Having her around, joyful was even sadness.

Day of ceremony Shri Rama they got to see,

With brother Lakshmana, devoted to Rama was he.

Seeing two princes arrive that day,

Felt boundless joy coming their way.

In bhakti life anything but dull,

Vision of Lord supremely delightful.

Of all good things in Janakpur Sita was the center,

Allowed for residents path of liberation to enter.

Tuesday, November 1, 2011

Hate Me Now

Worship of Radha and Krishna“The symptoms of a sadhu are that he is tolerant, merciful and friendly to all living entities. He has no enemies, he is peaceful, he abides by the scriptures, and all his characteristics are sublime.” (Shrimad Bhagavatam, 3.25.21)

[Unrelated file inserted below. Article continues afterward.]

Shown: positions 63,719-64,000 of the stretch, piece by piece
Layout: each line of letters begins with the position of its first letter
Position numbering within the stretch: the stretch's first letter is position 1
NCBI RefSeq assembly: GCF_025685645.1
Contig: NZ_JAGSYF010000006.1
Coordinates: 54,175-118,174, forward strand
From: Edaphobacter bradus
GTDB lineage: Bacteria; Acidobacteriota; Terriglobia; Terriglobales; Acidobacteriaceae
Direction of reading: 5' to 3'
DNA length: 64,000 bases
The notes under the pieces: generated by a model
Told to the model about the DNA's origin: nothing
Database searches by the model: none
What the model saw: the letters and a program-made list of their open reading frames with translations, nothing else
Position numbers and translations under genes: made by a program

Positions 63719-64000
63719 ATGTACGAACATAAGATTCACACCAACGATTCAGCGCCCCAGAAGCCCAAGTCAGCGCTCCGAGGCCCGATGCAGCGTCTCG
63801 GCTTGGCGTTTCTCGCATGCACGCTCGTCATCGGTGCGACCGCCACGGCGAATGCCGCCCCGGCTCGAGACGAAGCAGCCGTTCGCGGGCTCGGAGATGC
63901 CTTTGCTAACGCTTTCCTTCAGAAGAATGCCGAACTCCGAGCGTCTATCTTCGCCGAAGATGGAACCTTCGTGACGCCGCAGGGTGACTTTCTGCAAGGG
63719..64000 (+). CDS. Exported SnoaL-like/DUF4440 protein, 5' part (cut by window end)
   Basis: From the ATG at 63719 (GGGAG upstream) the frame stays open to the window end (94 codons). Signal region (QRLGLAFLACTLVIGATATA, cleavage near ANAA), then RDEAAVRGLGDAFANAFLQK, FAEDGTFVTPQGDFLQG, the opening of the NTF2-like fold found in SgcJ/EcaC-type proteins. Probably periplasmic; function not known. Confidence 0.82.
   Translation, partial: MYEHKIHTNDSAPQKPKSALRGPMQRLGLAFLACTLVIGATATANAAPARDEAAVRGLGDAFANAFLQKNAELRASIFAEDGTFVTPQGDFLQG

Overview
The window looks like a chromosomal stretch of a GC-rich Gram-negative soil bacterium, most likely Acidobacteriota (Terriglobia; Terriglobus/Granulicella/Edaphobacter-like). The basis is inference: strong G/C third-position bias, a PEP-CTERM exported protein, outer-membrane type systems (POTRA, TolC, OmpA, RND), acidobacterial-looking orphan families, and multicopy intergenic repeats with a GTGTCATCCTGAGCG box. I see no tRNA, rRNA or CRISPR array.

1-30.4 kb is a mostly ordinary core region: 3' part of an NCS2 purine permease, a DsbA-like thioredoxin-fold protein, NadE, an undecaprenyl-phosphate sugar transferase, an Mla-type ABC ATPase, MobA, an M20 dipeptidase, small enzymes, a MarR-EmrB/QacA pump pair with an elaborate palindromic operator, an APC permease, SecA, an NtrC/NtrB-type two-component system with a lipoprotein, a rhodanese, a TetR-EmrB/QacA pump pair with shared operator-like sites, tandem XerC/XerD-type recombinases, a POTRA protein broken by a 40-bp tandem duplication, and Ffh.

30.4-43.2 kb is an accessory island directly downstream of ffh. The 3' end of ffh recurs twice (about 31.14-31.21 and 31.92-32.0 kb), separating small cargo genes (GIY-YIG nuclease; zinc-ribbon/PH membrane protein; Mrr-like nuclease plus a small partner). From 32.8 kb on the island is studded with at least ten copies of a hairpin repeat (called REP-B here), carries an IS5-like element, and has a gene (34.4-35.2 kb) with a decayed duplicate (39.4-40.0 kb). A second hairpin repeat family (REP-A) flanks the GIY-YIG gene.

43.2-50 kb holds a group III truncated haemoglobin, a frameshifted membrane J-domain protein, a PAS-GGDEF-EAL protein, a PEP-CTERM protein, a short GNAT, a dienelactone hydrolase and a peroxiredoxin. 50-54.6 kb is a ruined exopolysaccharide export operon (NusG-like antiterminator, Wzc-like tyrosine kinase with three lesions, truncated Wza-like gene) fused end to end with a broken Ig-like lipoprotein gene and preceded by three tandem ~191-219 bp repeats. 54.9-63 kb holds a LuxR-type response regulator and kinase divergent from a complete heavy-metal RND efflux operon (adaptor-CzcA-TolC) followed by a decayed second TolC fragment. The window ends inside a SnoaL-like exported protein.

“Dad, I hate you. I can’t believe you are making me do this. Mom, you’re the worst. You’re always nagging me and telling me to do this and do that. Why can’t you guys just leave me alone?” Every good parent has provoked these thoughts in their child at some point or another. How can one be considered a guardian if there is not some discipline involved? If the child knows how to behave all the time and what to do and what not to do, what need is there to even have a parent around? A guardian guards, irrespective of what the dependent thinks of that guardianship. Since accepting the responsibility of someone else’s welfare is very difficult to do, the behavior is considered a sacrifice, a sort of short-term absorption of punishment for the purpose of furthering a long-term goal. Because they accept a thankless task, the glories of a good parent are many.